Edit: The only time an official complaint was made about my teaching methods was when a creationist nut-job couldn't take the pressure. He stormed into the college director's office demanding action. The director (who told me the story later) asked him what his complaint was. He said that I had been ridiculing his religious beliefs by suggesting that creationism was nonsense, and that I was insisting that evolution was true. The director weighed things up for a bit, then said: "Well, it seems to me Laurie's doing a damn fine job, in that case."

Thu, 04 Sep 2008 17:05:00 UTC | #230050

Darwin's Teapot's Avatar Comment 25 by Darwin's Teapot

I teach ESL in Korea. I have to say the english program here is a joke, but I have a feeling that science is taught with a bit of rigor. I am curious though as to how/if they teach evolution. More generally, I am curious how/if evolution is taught in the Asian world at all. I'd answer my own query, but my Korean is extremely weak. The country is 44% Catholic.

www.darwinsteapot.blogspot.com

Thu, 04 Sep 2008 17:16:00 UTC | #230051

Dhamma's Avatar Comment 26 by Dhamma

Ha - Fair enough, Laurie!

I had no idea it wasn't possible to use "the". If I instead would have said "..when I told him evolution is true", would that be correct? Or would I have to rephrase it? It doesn't sound correct in my head to drop the "the" :)

Yes, it's very late, it's 3 am. Occasionally when I've got nothing to do the day after, I stay up late! I've been to Australia, but I can't remember if it's morning or not now?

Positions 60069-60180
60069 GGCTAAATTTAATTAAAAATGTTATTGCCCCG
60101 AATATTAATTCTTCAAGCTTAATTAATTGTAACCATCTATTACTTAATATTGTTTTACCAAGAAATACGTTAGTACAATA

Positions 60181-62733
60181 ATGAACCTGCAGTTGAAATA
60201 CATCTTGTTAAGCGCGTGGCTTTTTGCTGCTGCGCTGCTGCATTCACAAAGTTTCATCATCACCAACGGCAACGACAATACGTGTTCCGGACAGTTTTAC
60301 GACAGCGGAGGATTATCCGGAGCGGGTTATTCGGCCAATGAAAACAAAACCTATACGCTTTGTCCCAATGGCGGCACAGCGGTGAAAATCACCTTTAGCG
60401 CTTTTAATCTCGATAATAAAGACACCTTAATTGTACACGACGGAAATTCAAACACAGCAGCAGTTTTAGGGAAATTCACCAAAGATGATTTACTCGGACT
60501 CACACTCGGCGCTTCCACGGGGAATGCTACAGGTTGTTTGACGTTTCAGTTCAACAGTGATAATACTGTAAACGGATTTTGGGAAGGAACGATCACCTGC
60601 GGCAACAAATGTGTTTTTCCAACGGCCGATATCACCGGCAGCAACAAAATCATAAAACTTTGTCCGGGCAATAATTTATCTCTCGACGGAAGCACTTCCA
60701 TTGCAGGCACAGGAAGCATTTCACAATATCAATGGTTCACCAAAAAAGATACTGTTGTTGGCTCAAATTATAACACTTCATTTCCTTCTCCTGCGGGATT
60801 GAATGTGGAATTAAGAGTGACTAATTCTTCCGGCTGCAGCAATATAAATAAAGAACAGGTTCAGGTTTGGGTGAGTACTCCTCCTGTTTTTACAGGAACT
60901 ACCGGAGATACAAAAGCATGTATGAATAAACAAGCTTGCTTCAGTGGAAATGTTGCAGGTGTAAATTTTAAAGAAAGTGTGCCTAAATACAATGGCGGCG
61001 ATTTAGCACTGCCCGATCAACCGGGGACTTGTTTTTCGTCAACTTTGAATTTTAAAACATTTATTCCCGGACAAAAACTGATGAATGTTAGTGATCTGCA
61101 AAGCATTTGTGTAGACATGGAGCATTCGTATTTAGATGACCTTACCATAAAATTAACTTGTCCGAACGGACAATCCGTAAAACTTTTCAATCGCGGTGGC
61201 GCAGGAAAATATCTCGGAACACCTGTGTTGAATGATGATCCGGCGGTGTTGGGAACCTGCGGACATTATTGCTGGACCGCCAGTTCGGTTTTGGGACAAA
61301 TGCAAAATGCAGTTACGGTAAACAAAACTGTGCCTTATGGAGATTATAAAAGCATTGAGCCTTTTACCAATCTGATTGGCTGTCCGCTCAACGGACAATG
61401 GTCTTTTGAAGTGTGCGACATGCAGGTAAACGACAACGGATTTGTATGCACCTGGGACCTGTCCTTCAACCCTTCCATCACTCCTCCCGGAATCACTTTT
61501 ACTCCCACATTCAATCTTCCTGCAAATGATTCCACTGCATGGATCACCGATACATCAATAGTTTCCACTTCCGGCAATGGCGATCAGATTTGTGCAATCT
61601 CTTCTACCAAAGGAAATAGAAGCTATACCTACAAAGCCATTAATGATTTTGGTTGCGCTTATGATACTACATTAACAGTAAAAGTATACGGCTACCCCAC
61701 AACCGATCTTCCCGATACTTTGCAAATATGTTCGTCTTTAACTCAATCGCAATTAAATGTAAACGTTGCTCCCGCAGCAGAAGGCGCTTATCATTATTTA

Edit: Ha - I'd love to see your smile after hearing that! Must've been an awfully nice feeling!

Thu, 04 Sep 2008 17:16:00 UTC | #230052

Hellene's Avatar Comment 27 by Hellene

Try this one on for size. A physics teacher who shows "What the bleep do we know?" and quotes it in class as a source.

Thu, 04 Sep 2008 17:22:00 UTC | #230053

Dhamma's Avatar Comment 28 by Dhamma

It's pretty funny with languages as it becomes obvious when listening to foreigners of various languages speaking English what particular mistakes they make. I always here the French making their mistakes and the Swedes making their.

I think the "the" for example could be because we always put "en" or "et" at the end of nouns. So I'd say "evolutionen är sann" in Swedish which I'd translate into "the evolution is true", because I can't say "evolution är sann". Well, I really need to learn it properly, but I'm too lazy!

Edit: The Swedish I wrote looks bizarre in my viewer.. I suppose it does in yours too. Maybe it's got to do with the script on RD.net?

Thu, 04 Sep 2008 17:37:00 UTC | #230058

kkelly's Avatar Comment 30 by kkelly

27, holy bleepballs!

Thu, 04 Sep 2008 17:47:00 UTC | #230061

Laurie Fraser's Avatar Comment 29 by Laurie Fraser

11.30am here, Dhamma.

there's lot's of cases in English where we drop the definite article "the", especially when we're talking about group or abstract nouns like "evolution".

Anyway, TTFN, gotta go.

Thu, 04 Sep 2008 17:47:00 UTC | #230060